Tobe Yubo said she had to take some of her classes online in order to care for her daughter, and she doesn’t know what she would have done if she hadn’t had her mother to help babysit.
For others, the biggest challenge is balancing studying with work. About 80% of community college students work, with 39% working full-time.
Perimeter nursing graduate Jilvonda Koonde said she was lucky to be able to work in the medical field while studying, but working meant she had to rearrange her class schedule and use more financial aid.
“It was definitely something I had to learn how to balance, but I kind of figured it out towards the end,” she said.
The COVID-19 pandemic made life more difficult for this year’s graduates, said health science major Grace Mbenza.
“My biggest challenge is when we moved everything online due to the COVID-19. It was really hard, because it was the first time for me to deal with that,” she said. “But the system was very able to give us all the things we needed in order to have good grades and to keep on going learning.”
The whole package
If it finds support in Congress, the White House plan could be helpful in encouraging more students to enroll in community college, but there are other steps schools can take to help ensure those students leave with a diploma or transfer to a four-year college.
“Money certainly helps, and I think it sends the right message in terms of making it known that postsecondary is important and something that we as Americans or as Georgians support,” Lee said. “But I think there’s certainly other ways that communities and schools can plug in to support students on that more human level.”
Lee offered the example of a program at Central Georgia Technical College that provides low-cost child care for students, backed up by state and federal grants.
In 2016, Georgia Perimeter College merged with the four-year Georgia State University. The merger appears to have helped the two-year college boost its graduation rate, from 6.5% in 2014 to 14.9% in 2018.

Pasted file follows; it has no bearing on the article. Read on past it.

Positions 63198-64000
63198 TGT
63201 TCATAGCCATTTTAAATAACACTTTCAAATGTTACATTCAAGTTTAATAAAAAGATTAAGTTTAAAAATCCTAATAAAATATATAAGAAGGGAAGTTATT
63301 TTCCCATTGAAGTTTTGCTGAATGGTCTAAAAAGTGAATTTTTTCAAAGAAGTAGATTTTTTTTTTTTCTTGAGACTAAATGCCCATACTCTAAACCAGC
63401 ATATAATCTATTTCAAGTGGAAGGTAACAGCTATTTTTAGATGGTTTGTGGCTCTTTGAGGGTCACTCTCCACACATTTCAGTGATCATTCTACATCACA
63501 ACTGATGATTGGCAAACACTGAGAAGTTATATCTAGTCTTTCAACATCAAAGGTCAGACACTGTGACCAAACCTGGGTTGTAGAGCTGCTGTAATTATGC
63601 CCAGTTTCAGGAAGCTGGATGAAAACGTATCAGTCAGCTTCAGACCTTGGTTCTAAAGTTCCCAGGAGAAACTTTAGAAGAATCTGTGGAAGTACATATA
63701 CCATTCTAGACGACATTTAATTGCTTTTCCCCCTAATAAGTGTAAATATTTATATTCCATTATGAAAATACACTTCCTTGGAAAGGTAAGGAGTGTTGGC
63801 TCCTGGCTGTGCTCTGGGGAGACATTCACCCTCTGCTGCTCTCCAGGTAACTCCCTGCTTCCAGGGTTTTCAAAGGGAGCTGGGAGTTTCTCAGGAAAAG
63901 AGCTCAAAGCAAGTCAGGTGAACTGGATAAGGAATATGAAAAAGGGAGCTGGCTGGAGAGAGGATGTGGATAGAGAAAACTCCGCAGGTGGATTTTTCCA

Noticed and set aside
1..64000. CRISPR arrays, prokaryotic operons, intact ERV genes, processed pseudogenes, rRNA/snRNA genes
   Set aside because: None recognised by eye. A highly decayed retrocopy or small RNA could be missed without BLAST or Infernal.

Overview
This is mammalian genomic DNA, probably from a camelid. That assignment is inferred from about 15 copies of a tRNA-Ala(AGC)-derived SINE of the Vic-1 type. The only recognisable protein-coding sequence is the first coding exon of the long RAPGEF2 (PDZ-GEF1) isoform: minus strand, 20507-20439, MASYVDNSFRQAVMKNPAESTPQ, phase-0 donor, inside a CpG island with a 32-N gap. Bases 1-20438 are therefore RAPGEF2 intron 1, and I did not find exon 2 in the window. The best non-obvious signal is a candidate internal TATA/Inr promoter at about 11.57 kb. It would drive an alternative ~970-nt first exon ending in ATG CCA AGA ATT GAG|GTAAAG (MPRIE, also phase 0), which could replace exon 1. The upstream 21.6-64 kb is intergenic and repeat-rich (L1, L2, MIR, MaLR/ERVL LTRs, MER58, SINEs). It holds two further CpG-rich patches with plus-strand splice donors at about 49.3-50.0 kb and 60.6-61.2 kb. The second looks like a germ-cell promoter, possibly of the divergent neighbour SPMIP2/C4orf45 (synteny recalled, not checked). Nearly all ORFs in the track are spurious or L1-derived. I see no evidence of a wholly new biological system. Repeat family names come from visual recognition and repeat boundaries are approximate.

Georgia State University officials believe its predictive analytics system is a major factor in improving graduation rates. It’s a digital system that tracks the academic performance and choices of all of the school’s more than 54,000 students, alerting advisors of potential problems before they become severe enough to cause the student to drop out.
Other community college programs have increased their graduation rates by offering social and financial support in addition to academic help, Lee said.
Nationwide, one of the most cited success stories is at the City University of New York Accelerated Study in Associate Programs, which provides so-called wraparound services including individualized class schedules and advice, gap scholarships to help cover the costs of books and fees and unlimited public transportation cards for all students.
The program boasts a three-year graduation rate three times higher than the 16% graduation rate of other urban community colleges.
“One little piece can make a difference, but certainly it’s much more effective to have the whole package,” Lee said. “It’s everything from the academic support, mentoring and advising, but also sort of the life aspect, like transportation or child care. It’s just thinking holistically about what students need to be able to focus on their studies and get through.”